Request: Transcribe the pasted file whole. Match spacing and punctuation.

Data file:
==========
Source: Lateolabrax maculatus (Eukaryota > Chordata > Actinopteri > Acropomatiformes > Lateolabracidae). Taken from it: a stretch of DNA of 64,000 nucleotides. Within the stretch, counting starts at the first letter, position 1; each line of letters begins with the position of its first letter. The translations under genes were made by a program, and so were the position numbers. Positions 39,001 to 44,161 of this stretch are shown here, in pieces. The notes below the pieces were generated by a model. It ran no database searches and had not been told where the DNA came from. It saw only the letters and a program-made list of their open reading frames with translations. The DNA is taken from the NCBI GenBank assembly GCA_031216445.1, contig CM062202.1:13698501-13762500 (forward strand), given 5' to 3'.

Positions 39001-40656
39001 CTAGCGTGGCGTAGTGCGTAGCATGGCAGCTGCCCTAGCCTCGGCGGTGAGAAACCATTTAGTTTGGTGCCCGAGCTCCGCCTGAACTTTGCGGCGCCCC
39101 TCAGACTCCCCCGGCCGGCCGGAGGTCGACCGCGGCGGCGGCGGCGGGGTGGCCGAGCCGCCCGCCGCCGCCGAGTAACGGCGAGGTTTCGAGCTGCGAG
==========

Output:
Source: Lateolabrax maculatus (Eukaryota > Chordata > Actinopteri > Acropomatiformes > Lateolabracidae). Taken from it: a stretch of DNA of 64,000 nucleotides. Within the stretch, counting starts at the first letter, position 1; each line of letters begins with the position of its first letter. The translations under genes were made by a program, and so were the position numbers. Positions 39,001 to 44,161 of this stretch are shown here, in pieces. The notes below the pieces were generated by a model. It ran no database searches and had not been told where the DNA came from. It saw only the letters and a program-made list of their open reading frames with translations. The DNA is taken from the NCBI GenBank assembly GCA_031216445.1, contig CM062202.1:13698501-13762500 (forward strand), given 5' to 3'.

Positions 39001-40656
39001 CTAGCGTGGCGTAGTGCGTAGCATGGCAGCTGCCCTAGCCTCGGCGGTGAGAAACCATTTAGTTTGGTGCCCGAGCTCCGCCTGAACTTTGCGGCGCCCC
39101 TCAGACTCCCCCGGCCGGCCGGAGGTCGACCGCGGCGGCGGCGGCGGGGTGGCCGAGCCGCCCGCCGCCGCCGAGTAACGGCGAGGTTTCGAGCTGCGAG